Implications of complex connectivity patterns, disturbance, Allee effects, and fisheries in the dynamics of marine metapopulations




Peña-Baca, Tania Sarith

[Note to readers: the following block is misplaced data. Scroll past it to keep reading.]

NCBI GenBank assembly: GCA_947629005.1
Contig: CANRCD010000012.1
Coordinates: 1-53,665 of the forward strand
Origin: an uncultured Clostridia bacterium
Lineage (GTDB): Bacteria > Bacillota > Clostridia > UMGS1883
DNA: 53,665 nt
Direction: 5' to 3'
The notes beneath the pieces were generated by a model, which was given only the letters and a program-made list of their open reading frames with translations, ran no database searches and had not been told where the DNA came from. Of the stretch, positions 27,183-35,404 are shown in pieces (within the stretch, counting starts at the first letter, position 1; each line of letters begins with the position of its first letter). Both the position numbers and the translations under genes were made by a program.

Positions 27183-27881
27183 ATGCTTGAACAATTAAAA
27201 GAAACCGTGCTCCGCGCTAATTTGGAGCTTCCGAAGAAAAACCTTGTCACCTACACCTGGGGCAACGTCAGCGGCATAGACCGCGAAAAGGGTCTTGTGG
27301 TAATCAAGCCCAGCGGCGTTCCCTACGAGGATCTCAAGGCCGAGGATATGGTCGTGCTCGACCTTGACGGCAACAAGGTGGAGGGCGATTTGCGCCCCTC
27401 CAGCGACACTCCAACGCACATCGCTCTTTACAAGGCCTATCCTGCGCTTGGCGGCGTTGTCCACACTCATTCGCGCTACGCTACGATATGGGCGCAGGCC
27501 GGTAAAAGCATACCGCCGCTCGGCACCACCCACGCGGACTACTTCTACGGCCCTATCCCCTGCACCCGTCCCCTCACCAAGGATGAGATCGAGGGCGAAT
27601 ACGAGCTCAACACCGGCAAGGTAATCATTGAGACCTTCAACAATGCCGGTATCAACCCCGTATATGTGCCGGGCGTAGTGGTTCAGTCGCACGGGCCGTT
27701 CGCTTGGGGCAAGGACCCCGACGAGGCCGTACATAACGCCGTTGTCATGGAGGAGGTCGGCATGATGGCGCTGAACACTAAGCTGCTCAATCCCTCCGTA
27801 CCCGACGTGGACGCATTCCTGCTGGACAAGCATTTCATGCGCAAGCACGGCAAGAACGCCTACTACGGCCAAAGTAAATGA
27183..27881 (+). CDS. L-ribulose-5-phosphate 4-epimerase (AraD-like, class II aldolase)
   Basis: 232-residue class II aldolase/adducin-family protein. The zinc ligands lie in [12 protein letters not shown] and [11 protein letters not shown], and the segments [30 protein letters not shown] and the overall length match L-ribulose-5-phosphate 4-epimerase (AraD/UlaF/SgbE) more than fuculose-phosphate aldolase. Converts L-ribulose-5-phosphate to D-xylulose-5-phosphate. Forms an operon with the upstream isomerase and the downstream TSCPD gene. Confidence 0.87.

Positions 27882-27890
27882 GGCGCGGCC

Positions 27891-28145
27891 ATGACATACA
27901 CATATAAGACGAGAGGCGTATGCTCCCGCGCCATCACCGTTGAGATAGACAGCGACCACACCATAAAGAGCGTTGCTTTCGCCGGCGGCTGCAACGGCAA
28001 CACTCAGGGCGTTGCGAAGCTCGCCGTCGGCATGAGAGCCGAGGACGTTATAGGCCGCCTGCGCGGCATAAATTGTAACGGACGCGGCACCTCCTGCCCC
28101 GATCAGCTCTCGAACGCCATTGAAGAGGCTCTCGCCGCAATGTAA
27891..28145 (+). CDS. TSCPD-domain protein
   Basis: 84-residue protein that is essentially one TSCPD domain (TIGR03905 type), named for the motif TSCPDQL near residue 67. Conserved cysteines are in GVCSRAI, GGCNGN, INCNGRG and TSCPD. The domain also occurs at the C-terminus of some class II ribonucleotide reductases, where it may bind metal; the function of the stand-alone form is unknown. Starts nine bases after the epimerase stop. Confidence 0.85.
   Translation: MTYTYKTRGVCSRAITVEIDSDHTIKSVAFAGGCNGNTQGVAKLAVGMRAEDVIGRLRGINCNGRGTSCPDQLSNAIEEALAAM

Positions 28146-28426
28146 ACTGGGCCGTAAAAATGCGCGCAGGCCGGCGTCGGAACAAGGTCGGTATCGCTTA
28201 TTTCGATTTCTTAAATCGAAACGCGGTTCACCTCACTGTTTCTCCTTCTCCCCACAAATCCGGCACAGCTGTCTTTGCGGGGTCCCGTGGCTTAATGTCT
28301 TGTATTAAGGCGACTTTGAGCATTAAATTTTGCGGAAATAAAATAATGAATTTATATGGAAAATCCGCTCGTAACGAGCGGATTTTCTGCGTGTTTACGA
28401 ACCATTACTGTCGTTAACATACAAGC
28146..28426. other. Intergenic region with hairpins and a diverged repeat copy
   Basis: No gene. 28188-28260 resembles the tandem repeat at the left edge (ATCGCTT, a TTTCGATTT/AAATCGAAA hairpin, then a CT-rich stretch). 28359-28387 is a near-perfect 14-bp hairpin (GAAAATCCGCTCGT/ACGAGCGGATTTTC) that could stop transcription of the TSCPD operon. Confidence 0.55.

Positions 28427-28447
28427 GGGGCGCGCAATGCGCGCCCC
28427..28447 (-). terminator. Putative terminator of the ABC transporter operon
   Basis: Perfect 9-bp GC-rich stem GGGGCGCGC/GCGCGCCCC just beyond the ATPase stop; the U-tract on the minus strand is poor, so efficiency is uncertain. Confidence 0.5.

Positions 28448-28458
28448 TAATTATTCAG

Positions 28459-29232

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Nearshore populations have been depleted and some have not yet recovered. Therefore, theoretical studies focus on improving fisheries management and designing marine protected areas (MPAs). Depleted populations may be undergoing an Allee effect, i.e. a decrease in fitness at low densities. Here, I constructed a marine metapopulation model that included pre- and post-dispersal Allee effects using a network theory approach. Networks represent metapopulations as groups of nodes connected by dispersal paths. With this model I answered four questions: What is the role of Allee effects on habitat occupancy? Are MPAs effective in recovering exploited populations? What is the importance of larval dispersal patterns in preventing local extinctions due to exploitation and Allee effects? Can exploitation fragment nearshore metapopulations? When weak Allee effects are included, habitat occupancy drops as larval retention decreases because more larvae are lost to unsuitable habitat. With strong Allee effects habitat occupancy also drops at high larval retention because more larvae are needed to overcome the Allee effect. Post-dispersal Allee effects seem more detrimental for nearshore metapopulations. MPA effectiveness seems also lower in a post-dispersal Allee effect scenario. In overexploited systems, local populations that go extinct are also less likely to recover even after protecting the whole coastline. In exploited nearshore metapopulations with Allee effects, local occupancy or the recovery of local populations depends not only on larval inflow from neighbor populations, but also on larval inflow for these neighbors. Nearshore metapopulations with intense fishing mortality and Allee effects may also suffer a decrease in dispersal strength and fragmentation. Population fragmentation occurs when large populations are split into smaller groups. A tool for detecting partitioning in a network is modularity. The modularity analysis performed for red abalone in the Southern California Bight showed that exploitation increases partitioning through time before the entire metapopulation collapses. These findings call for research effort in estimating the strength of potential Allee effects to prevent stock collapse and assess MPA effectiveness, evaluating the predictability of local occupancy by centrality metrics to help identify important sites for conservation, and using modularity analysis to quantify the health of exploited metapopulations to prevent their collapse.



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